With the tinkling of every dropped coin into these boxes, supposedly the doors to heaven would open for the salvation of a designated soul, or so the faithful were told. It was a sophisticated theological rendition of the old “wishing well” idea. The concept was a resounding success, with the rich and poor rushing to deposit their gold coins to save the souls of their departed loved ones. I can imagine at the end of the day the bishop coming home with the boxful of glittering gold. If he had not been tempted before, he would certainly be by now. Besides, he could always blame the devil for tempting him!

As a revenue-generating scheme, the indulgence box was pure genius. It certainly beat taxes and tithes where you would be forced to cough up the money. With indulgence boxes, the faithful willingly parted with their gold. The ploy was even better and more lucrative than church-sponsored bingos! With bingo there are eager participants too, but there will only be a few winners; the majority will receive nothing. With indulgence boxes, perversely all the participants felt that they were winners as they parted with their hard-earned coins. One could not concoct a better scheme than that! No wonder it was so popular, especially with the clergy class.

The indulgence boxes epitomized the corruption and depravity of the church that so enraged Luther and others. When he nailed his Theses on that church door, he was frontally challenging the establishment. He enumerated the egregious abuses and outright fraud perpetrated by the priests, a long list eloquently spelled out in a common language understood by the masses, and not in some obscure fancy Latin. The results were electric: the masses overwhelmingly supported him. The Church in turn demanded that he retract his accusations or face excommunication. Or worse! Luther did not budge but became even more strident in his denunciations.

In truth Luther was not the first to be incensed by the excesses of the Church. Two centuries earlier, England’s John Wycliffe too rebelled against the tyranny of the clergy. For that, he and his followers were persecuted. John Huss of Bohemia amplified on Wycliffe’s ideas and ended up by being burned at the stake. The risks to reformers then, as now, were indeed severe.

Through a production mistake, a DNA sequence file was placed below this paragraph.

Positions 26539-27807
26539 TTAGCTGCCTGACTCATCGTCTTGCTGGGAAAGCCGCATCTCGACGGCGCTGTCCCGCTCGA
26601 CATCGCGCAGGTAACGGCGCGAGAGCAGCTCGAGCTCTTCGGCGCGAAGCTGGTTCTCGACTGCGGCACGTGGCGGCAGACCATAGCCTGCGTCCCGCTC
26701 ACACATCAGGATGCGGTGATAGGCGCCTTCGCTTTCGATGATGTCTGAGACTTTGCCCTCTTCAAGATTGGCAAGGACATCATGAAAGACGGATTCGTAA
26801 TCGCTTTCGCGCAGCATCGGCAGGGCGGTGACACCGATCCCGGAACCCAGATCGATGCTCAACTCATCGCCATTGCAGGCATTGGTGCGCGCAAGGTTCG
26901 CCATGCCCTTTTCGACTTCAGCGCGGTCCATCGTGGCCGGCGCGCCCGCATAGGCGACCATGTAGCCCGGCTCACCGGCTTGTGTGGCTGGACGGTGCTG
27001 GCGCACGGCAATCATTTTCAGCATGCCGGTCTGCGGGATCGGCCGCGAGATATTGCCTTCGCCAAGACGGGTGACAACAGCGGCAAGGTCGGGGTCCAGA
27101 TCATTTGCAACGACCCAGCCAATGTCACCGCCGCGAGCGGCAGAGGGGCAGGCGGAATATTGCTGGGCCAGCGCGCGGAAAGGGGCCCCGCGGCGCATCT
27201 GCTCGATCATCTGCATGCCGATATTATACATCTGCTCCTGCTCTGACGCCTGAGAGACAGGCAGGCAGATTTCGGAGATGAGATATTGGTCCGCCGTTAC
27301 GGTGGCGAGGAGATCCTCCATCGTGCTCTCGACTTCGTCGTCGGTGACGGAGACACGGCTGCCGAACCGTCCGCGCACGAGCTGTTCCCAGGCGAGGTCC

To appreciate why Luther succeeded and did not end up being burned at the stake as others before him were, it is necessary to examine other parallel events occurring at the time. He was helped considerably by four converging trends. First, the excesses and abuses of the church had been going on for centuries and that sooner or later they had to end, to implode. Luther appeared when conditions were just ripe, resentments and anger had reached a critical stage. Second, there appeared throughout Europe universities that were outside the influence of the church. At such centers like Oxford there emerged the new movement of humanism that emphasizes the centrality of man and his ideas. This directly challenged the hegemony of the church that hitherto felt it had the final and sole authority to interpret everything.

Third was the ready availability of the printing press that enabled ideas to spread far and wide, and very quickly too. Luther took full advantage of this new medium to disseminate his ideas. With the masses now able to read and reading materials widely available, the clergy no longer had the monopoly on knowledge or information. Last, with the emergence of the political idea of nation-state, Luther was able to capitalize on the national sentiments of the Germanic people against those of Latin Europe, in particular, Rome. Luther was greatly helped when the local bishops shipped off the gold (after their have taken their generous portion) to Rome for building yet another monument there.

What are the relevant lessons from the Reformation? The first is that institutions and people with entrenched and unchallenged power will inevitably be corrupted; the greater the power, the worse the corruption. It matters not who these individuals are, for even the most pious are not immune. Second, the more entrenched the power, the more difficult it would be to eradicate the abuses without dismantling the whole structure. The European Reformation resulted not only in the formation of many breakaway Protestant sects but it also spawned a counter reformation within the Catholic Church.